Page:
PubDate: 2017-08-30T09:10:21.942099-05:
      DOI: 10.1002/cbdv.201700292
       
  • Synthesis of 8-Substituted 2′-Deoxyisoguanosines, via Unprotected
           8-Brominated 2-Amino-2′-deoxyadenosine
    • Authors: Wen Zhang; Qian Gao, Shuxian Wei, Bicheng Fu, Qian Yang, Xin Ming
      Abstract: A variety of applications of 8-alkynylated nucleosides has prompted the synthesis of new purine analogues. Bromination of unprotected 2-amino-2′-deoxyadenosine with Br2/AcOH/NaOAc gives 8-bromo-2-amino-2′-deoxyadenosine (87%). Brominated derivative is converted to 8-alkynylated 2-amino-2′-deoxyadenosines by palladium-catalyzed Sonogashira cross-coupling reaction via microwave assistance (81-95%). The resulting compounds are further transformed to 8-alkynylated 2′-deoxyisoguanosines (52-70%). The physical properties of new compounds are investigated.This article is protected by copyright. All rights reserved.
      PubDate: 2017-08-29T19:20:30.47873-05:0
      DOI: 10.1002/cbdv.201700335
       
  • Sorbus aucuparia and Sorbus aria as a source of antioxidant phenolics,
           tocopherols and pigments
    • Authors: Katarina P. Šavikin; Gordana M. Zdunić, Dijana B. Krstić-Milošević, Helena J. Šircelj, Danijela D. Stešević, Dejan S. Pljevljakušić
      Abstract: Due to its nutritive and medicinal properties, berries of some Sorbus species are used for the preparation of jams and jelly as well as in traditional medicine. On the other hand, their chemical composition is not much studied especially of those grown in Balkan Peninsula. We have analyzed individual phenolics, tocopherols, carotenoids and chlorophylls using HPLC in berries from Sorbus aucuparia and S. aria collected in different localities in Serbia and Montenegro together with the amounts of total phenolics and proanthocyanidins as well as their radical scavenging activity against DPPH radical. Berries of S. aucuparia were richer source of polyphenolics in comparision with S. aria and, regardless the species and locality, caffeoylquinic acids such as neochlorogenic and chlorogenic acid were the most abundant compounds. Among analyzed tocopherols the most abundant in all samples was α-tocopherol (0.48 – 19.85 μg/g dw) as it was β-carotene among carotenoids (mean concentration of 0.98 μg/g dw in S. aucuparia and 0.40 μg/g dw in S. aria, respectively). Correlation between total phenolics and DPPH radical scavenging activity was noticed. Our study represents comprehensive report on chemical composition of S. aucuparia and S. aria which could contribute to a better understanding of their quality.This article is protected by copyright. All rights reserved.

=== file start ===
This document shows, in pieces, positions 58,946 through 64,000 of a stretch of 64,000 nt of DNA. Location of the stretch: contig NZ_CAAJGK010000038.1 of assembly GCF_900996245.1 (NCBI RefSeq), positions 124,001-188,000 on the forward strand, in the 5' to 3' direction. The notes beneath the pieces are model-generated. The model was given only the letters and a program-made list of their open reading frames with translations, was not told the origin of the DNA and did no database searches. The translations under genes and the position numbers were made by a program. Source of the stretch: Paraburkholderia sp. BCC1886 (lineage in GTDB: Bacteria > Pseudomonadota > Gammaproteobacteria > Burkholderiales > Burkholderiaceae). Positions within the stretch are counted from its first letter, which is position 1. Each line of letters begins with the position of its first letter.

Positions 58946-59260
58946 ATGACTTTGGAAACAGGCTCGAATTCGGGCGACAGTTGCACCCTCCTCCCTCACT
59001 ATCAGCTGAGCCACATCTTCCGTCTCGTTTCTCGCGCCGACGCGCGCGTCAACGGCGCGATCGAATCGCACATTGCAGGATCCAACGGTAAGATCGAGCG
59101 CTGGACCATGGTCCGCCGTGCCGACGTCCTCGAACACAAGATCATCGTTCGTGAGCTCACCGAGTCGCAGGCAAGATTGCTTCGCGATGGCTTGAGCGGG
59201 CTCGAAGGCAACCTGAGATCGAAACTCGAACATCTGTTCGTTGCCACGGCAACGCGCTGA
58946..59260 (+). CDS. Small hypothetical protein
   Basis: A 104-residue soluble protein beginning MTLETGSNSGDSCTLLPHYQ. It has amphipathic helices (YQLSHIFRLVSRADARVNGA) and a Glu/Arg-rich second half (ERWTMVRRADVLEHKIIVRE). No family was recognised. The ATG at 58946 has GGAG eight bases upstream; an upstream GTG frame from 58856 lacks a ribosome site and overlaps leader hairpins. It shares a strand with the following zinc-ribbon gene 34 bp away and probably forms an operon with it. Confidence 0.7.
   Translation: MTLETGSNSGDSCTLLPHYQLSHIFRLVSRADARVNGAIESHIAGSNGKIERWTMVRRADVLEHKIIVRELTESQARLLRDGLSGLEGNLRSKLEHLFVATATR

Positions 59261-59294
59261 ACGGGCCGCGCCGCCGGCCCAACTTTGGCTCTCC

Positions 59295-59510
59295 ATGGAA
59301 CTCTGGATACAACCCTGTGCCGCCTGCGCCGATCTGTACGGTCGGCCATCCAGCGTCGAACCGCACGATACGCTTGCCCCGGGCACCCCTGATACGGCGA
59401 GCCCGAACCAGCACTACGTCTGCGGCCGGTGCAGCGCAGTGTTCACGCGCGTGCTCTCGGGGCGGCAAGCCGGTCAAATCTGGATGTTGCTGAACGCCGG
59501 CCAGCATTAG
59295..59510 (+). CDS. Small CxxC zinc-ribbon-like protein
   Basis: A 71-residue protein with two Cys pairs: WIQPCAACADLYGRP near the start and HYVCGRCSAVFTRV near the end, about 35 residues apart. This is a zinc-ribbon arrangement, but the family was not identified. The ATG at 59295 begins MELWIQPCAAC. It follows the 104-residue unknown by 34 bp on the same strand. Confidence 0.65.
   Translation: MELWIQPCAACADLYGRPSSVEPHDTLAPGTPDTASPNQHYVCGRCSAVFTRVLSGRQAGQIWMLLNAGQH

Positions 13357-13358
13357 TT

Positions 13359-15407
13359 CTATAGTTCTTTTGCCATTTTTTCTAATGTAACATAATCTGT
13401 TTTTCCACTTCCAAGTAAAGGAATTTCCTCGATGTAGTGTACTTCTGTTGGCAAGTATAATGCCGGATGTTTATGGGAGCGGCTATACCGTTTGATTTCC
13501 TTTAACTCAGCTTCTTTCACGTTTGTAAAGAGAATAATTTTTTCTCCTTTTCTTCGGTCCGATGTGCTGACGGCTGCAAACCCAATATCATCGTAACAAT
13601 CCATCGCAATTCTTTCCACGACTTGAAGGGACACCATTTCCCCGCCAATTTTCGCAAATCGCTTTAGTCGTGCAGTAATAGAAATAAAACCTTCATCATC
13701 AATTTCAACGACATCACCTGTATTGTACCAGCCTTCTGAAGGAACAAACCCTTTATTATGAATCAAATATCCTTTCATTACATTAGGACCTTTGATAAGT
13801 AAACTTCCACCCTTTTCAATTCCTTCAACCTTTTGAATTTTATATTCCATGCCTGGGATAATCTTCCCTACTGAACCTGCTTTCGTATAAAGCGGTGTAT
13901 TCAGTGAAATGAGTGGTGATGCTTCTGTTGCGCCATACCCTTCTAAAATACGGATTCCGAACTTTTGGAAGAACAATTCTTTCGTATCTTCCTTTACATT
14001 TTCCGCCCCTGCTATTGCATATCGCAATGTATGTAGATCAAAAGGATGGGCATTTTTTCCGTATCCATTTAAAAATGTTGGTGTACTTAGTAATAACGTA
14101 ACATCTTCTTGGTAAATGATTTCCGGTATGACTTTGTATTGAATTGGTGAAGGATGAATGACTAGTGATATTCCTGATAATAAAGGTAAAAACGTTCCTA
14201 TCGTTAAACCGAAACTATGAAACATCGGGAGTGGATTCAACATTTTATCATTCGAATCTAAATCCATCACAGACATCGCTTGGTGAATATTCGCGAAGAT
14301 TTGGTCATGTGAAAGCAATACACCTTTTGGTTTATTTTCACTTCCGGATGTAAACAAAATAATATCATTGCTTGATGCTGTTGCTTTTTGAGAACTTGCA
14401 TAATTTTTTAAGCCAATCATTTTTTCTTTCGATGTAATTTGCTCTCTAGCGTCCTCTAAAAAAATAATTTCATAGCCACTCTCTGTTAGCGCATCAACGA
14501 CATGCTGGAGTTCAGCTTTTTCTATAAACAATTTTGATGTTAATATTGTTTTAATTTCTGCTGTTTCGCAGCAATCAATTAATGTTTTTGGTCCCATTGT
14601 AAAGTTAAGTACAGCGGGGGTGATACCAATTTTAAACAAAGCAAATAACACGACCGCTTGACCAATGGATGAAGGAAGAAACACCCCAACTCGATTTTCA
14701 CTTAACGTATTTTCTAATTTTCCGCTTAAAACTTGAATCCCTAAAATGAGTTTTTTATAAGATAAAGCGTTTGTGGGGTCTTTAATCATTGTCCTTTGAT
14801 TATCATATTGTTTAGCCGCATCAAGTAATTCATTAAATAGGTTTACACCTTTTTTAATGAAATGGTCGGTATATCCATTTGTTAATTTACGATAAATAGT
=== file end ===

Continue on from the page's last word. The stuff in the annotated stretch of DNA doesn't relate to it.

PubDate: 2017-08-28T04:05:33.126127-05:
      DOI: 10.1002/cbdv.201700329
       
  • Fraxitoxin, a New Isochromanone Isolated from Diplodia fraxini
    • Authors: Alessio Cimmino; Lucia Maddau, Marco Masi, Benedetto T. Linaldeddu, Gennaro Pescitelli, Antonio Evidente
      Abstract: A new isochromanone, named fraxitoxin, was isolated together with (-)-mellein and tyrosol from liquid cultures of Diplodia fraxini a pathogen involved in the etiology of canker and dieback disease of Fraxinus spp. in Europe. It was characterized as 5-methoxy-3-methyl-isochroman-1-one using spectroscopic methods (essentially NMR and HREIMS). Its absolute configuration (R) at C-3 was assigned by electronic circular dichroism (ECD) measurements and calculations. Phytotoxic activity of the compound was evaluated on ash, cork and holm oak leaves at concentration of 1 mg/mL by the leaf-puncture assay. Interestingly, fraxitoxin caused necrotic lesions only on ash leaves.This article is protected by copyright. All rights reserved.
      PubDate: 2017-08-23T08:50:30.085401-05:
      DOI: 10.1002/cbdv.201700325
       
  • Synthesis, Biological Evaluation and Molecular Docking Studies of Novel
           4-Arylpyridin-1(4H)-yl) benzoic acid Derivatives as Anti-HIV-1 Agents
    • Authors: Saghi Sepehri; Sepehr Soleymani, Rezvan Zabihollahi, Mohammad R. Aghasadeghi, Mehdi Sadat, Lotfollah Saghaie, Afshin Fassihi